In May of that year, Napoleon resolved the conflict by issuing a decree allowing slavery to be maintained. The Republic’s legislative body subsequently ratified the law with a vote of 211 to 63, creating an opening for slavery to return elsewhere. Black people on the island of Guadeloupe fought the French troops Napoleon sent there to shackle them once more, but they eventually lost their struggle and saw slavery officially reinstated that July.
Things unfolded differently, but no less tragically, in Saint-Domingue. Under two generals who were sent to the island by Napoleon to, in his words, “annihilate the government of the Blacks,” the French Army was ordered to kill all the people of color in the colony who had ever “worn an epaulet.” French soldiers gassed, drowned and used dogs to maul the revolutionaries; the French colonists openly bragged that after the “extermination” the island could simply be repopulated with more Africans from the continent.
This monstrous solution only encouraged the Black soldiers to fight for “independence or death.” After defeating Napoleon’s army and declaring independence, Haiti became the first modern state to permanently abolish slavery.
My students and colleagues, in both France and the United States, usually respond with shock and horror when I describe how thousands of Black people in Saint-Domingue were so cruelly killed by the French as they fought for freedoms most people now take for granted. I insist on reciting this painful part of Haiti’s path to independence because the very fact that this attempted genocide remains mostly unspoken of proves that the French Republic is still unable to fully confront its history of slavery and colonialism.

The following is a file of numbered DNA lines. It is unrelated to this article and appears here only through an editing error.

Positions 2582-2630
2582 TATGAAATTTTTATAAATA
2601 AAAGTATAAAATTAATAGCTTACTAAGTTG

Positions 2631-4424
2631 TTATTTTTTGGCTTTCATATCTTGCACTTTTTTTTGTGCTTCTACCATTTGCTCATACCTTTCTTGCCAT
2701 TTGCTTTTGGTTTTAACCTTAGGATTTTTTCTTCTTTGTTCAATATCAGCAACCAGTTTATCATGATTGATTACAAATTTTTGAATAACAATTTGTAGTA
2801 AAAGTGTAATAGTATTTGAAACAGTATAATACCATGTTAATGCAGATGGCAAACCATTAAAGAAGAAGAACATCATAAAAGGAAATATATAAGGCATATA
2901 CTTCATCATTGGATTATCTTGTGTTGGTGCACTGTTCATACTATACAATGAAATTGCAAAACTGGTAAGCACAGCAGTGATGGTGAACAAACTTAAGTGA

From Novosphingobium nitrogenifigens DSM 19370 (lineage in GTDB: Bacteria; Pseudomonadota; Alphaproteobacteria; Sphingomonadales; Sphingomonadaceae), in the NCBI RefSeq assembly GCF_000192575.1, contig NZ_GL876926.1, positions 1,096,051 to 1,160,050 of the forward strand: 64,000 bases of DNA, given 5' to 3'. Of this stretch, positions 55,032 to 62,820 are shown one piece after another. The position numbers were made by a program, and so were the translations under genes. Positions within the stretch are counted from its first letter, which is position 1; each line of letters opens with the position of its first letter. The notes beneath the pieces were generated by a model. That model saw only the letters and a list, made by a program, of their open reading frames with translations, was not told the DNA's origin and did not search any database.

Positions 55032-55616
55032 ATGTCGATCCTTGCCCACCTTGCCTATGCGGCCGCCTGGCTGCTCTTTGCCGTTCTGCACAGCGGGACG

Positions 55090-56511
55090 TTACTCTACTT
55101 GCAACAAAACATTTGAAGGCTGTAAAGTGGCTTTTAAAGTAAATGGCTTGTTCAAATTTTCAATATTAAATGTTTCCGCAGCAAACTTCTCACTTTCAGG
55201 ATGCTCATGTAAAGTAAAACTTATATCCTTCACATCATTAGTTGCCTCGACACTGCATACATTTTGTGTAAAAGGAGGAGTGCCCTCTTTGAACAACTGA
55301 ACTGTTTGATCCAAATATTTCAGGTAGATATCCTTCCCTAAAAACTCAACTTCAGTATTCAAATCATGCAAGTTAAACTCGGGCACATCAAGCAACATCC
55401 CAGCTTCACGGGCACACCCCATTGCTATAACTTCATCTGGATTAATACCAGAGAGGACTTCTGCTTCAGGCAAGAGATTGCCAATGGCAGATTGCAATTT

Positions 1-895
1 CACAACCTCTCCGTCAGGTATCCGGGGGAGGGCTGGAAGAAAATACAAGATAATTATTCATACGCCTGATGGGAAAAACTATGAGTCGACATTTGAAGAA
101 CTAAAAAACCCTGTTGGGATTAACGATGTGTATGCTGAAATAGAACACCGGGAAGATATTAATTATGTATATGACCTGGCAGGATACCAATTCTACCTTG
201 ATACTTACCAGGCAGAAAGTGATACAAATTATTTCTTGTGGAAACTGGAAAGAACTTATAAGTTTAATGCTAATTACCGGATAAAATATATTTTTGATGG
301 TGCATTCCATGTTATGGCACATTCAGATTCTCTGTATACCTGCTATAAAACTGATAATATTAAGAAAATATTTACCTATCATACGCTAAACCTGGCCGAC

The “Year of Napoleon” has arrived during a dangerous time. French academics who study race, gender, ethnicity and class are under attack. President Emmanuel Macron has derided the field of post-colonial studies by suggesting that it “has encouraged the ethnicization of the social question” to the point that the Republic is in danger of “splitting” apart. The minister of higher education, research and innovation outright called for an investigation, “so we can distinguish proper academic research from activism and opinion,” and said that scholars studying critical race theory and decolonization, along with sexual identity and social class, were promoting “Islamo-leftist” ideology.
This inquest is being framed as a simple inquiry into the merits of particular schools of thought; it is actually part of an attempt to silence anyone who dares to speak openly of France’s history of racism. But dedicating an entire year to the memory of Napoleon demonstrates that repressing history in the name of France’s favorite ideology, universalism, is already a crucial part of the Republic.
Instead of calling for an investigation into academics determined to bring greater awareness to the role that race and racism play in the lives of descendants of slavery and colonialism, perhaps French leaders should open an inquiry into why Napoleon, a racist and genocidal warmonger, continues to be glorified in the country whose national motto is “liberty, equality, fraternity.”